KS: I’m glad that you like that poem. My niece, Dr. Jenny Davis, would probably answer this question with more grace, as she is, among other things, a linguistics professor. I can give it a whack though. All over the world we are losing diversity of all kinds: biodiversity, linguistic diversity, cultural diversity. Think of the result of monoculture planting in fields—one successful infection, insect, rogue beast of any description, can take the whole thing out. If language nourishes thought, like a food crop nourishes body, it’s probably better to have more than one available. I’m old enough to remember when schools discouraged bilingual parents speaking a second language at home. We now understand that being bilingual or even multilingual is good for cognition. Probably not punishing or beating Indigenous children for speaking their languages has been a good thing for language retention. The best way to foster language retention is to use the language. If you go to Talequah, OK, you will see the CNO does precisely that—signs in Cherokee, opportunities to use the language. It’s not about preservation, but about use, and it’s important to have the kinds of unique thought tools that each language provides. It’s important for everyone that we retain those tools. I don’t know what poetry has to add to that, unless it’s more poems in more languages. More poems … always a good idea.
One of your most powerful works is Murdered Missing, a collection of fifty poems dealing with “murdered Indigenous women in the western hemisphere,” as you write in the introduction. Poetry, as you’ve stated, can make us aware of the issue, but what else can be done to perhaps reverse this alarming trend?
Smart murderers kill people they think will not be missed. Smart kidnappers take people who have been marginalized. The people who take and kill Indigenous women understand that we are not considered of particular value. If these crimes were investigated the way that other murders and kidnappings are investigated, we might see a change.
About Kim Shuck
Kim Shuck is a poet, educator and visual artist from San Francisco, CA. She holds dual citizenship from the United States and the Cherokee Nation of Oklahoma. Shuck is author of seven books of poetry the latest being Deer Trails from City Lights Publishing and the chapbook Whose Water? from Mammoth Publishing. She is San Francisco’s Poet Laureate Emerita.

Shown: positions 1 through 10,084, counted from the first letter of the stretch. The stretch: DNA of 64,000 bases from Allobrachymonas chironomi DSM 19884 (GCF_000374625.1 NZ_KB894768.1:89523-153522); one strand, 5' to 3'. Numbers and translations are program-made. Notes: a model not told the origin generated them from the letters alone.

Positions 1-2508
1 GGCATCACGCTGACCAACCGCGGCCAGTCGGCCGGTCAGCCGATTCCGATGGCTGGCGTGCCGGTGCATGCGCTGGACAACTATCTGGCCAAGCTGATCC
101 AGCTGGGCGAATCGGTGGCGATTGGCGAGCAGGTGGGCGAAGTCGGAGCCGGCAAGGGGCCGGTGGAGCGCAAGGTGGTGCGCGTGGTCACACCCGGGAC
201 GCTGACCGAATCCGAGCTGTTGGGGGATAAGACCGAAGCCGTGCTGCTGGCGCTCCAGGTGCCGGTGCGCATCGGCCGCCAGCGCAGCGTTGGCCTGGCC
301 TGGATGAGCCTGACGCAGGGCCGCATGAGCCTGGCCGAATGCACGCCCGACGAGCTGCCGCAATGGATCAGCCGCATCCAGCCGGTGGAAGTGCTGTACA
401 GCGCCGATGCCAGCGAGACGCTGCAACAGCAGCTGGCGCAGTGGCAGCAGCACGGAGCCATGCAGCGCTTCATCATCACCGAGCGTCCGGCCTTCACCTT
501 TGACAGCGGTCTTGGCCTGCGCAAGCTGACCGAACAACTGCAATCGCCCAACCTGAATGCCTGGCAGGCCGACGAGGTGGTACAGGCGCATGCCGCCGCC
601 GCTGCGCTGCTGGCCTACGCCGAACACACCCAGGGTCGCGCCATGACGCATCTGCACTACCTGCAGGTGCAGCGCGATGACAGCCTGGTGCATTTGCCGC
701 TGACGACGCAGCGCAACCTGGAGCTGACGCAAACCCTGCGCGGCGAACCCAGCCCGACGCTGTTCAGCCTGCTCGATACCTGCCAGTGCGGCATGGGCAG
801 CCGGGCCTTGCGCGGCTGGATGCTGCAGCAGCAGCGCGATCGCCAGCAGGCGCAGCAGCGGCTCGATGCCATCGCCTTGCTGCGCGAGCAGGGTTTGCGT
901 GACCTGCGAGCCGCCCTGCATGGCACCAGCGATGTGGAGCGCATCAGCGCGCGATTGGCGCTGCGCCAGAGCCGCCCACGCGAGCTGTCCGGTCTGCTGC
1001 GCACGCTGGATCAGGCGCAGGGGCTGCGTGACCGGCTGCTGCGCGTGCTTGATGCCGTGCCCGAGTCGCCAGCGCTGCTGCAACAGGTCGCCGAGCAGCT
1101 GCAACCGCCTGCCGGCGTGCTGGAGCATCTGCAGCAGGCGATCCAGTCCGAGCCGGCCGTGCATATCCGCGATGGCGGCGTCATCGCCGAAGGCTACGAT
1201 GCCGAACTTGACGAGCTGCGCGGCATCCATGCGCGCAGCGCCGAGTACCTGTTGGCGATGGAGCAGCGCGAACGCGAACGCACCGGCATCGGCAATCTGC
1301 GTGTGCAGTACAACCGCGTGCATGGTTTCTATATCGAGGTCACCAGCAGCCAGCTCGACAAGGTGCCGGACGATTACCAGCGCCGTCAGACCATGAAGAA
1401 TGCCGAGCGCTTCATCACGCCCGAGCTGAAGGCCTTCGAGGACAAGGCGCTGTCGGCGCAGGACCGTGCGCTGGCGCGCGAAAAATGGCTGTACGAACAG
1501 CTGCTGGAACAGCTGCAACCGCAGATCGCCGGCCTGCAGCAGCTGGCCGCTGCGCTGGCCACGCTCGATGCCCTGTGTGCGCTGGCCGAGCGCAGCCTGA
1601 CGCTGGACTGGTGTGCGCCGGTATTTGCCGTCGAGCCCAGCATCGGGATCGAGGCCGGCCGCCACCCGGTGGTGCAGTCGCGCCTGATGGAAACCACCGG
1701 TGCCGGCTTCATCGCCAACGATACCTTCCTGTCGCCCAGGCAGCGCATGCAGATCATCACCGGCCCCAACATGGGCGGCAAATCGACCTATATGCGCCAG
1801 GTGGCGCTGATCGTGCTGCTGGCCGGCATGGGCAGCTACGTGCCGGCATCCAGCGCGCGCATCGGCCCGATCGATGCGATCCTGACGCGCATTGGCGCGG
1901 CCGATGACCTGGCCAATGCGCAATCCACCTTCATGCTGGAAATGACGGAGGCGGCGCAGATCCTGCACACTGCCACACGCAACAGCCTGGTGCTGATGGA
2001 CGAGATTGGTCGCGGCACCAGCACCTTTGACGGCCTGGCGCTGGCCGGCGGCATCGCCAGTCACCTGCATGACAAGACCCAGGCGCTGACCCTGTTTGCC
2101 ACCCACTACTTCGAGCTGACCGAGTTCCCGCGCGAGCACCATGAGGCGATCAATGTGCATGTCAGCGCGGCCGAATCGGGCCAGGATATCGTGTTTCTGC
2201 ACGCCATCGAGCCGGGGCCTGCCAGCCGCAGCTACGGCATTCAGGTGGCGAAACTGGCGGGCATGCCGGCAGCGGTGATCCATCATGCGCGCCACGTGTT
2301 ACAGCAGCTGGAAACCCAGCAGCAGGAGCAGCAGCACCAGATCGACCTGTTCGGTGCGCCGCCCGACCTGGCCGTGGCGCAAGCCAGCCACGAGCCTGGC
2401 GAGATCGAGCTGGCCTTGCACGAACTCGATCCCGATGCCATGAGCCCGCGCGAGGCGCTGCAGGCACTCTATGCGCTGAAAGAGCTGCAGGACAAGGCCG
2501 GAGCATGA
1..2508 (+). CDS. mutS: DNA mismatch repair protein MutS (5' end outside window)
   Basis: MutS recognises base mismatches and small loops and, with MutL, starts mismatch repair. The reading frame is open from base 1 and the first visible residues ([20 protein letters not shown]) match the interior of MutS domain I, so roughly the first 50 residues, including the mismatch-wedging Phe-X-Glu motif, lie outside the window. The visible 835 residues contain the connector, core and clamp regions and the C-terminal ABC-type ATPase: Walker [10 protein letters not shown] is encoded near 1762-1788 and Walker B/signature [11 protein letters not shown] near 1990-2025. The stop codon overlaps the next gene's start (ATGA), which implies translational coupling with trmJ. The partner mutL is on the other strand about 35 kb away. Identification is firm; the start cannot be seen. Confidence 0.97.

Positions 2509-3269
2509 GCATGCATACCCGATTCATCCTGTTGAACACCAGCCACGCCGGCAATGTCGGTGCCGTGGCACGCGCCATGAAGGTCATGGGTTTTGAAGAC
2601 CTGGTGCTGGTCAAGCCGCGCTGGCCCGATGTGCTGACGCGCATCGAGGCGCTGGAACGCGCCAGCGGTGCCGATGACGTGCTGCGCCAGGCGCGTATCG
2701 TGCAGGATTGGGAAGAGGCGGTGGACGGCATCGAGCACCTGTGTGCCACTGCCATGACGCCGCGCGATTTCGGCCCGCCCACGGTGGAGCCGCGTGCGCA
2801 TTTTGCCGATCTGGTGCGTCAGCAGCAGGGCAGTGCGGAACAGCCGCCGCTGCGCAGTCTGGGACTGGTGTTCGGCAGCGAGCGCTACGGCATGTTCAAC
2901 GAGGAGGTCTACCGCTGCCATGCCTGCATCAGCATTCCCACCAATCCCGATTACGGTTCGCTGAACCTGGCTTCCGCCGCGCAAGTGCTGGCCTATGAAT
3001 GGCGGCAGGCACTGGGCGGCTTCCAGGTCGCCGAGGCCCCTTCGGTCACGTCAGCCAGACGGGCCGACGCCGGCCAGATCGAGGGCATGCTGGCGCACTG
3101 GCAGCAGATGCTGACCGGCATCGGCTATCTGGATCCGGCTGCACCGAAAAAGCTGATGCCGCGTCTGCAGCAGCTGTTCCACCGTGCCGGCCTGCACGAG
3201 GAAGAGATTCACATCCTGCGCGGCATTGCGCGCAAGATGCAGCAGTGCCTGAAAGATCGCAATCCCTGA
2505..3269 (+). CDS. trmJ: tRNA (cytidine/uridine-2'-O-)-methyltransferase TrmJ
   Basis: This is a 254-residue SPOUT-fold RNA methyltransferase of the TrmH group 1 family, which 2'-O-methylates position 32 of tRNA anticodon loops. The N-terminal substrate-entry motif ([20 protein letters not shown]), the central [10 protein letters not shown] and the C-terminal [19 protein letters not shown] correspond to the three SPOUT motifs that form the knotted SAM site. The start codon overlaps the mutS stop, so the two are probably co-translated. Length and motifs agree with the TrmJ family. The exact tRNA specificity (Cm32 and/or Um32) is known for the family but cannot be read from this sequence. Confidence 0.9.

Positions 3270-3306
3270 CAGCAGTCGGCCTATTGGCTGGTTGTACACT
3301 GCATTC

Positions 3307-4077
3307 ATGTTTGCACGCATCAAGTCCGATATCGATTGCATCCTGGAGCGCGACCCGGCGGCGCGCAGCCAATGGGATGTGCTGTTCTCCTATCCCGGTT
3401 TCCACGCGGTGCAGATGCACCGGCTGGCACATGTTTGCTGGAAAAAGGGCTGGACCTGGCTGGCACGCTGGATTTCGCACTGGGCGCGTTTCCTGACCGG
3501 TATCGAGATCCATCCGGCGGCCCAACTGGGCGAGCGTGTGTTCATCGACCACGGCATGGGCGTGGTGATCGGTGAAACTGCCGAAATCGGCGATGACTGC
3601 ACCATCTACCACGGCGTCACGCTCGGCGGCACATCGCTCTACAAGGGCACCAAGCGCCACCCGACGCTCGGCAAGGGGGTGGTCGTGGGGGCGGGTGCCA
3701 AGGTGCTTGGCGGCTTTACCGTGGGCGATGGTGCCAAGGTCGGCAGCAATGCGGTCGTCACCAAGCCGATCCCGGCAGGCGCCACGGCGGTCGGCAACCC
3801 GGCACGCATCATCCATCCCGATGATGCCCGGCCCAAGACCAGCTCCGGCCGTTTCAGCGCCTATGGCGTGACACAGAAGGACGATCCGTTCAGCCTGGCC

July 28th, 2020
Cancel Culture Salad: Women, The Confederacy, Tupac Shakur, Barack Obama, and Robert E. Lee
In one of the most empowering moments for women not just in the US, but all across the world perhaps, Congresswoman Alexandria Ocasio-Cortez took the House floor and issued one of the strongest statements not only in defense of herself, but she also spoke in a way that gave voice to countless women who’ve had to endure similar insults, such as “disgusting,” and “fucking bitch,” which were just two of the remarks that Congressman Ted Yoho directed at her. Subsequently, Yoho attempted to justify himself by stating the following: “Having been married for 45 years with two daughters, I’m very cognizant of my language. The offensive name calling, words attributed to me by the press were never spoken to my colleagues and if they were construed that way, I apologize for their misunderstanding.” Little did the man know that he was dealing with an empowered individual who wasn’t going to concede an argument simply because, at 29, she became the youngest woman to ever serve in the US Congress while Yoho has been married for 45 years. In a charged speech, Ocasio-Cortez addressed the Congressman’s remarks in the following way: “Having a daughter does not make a man decent. Having a wife does not make a decent man. Treating people with dignity and respect makes a decent man.” Indeed, this isn’t simply what we want from our women today—it’s what we expect in the 21st century, and rightly so.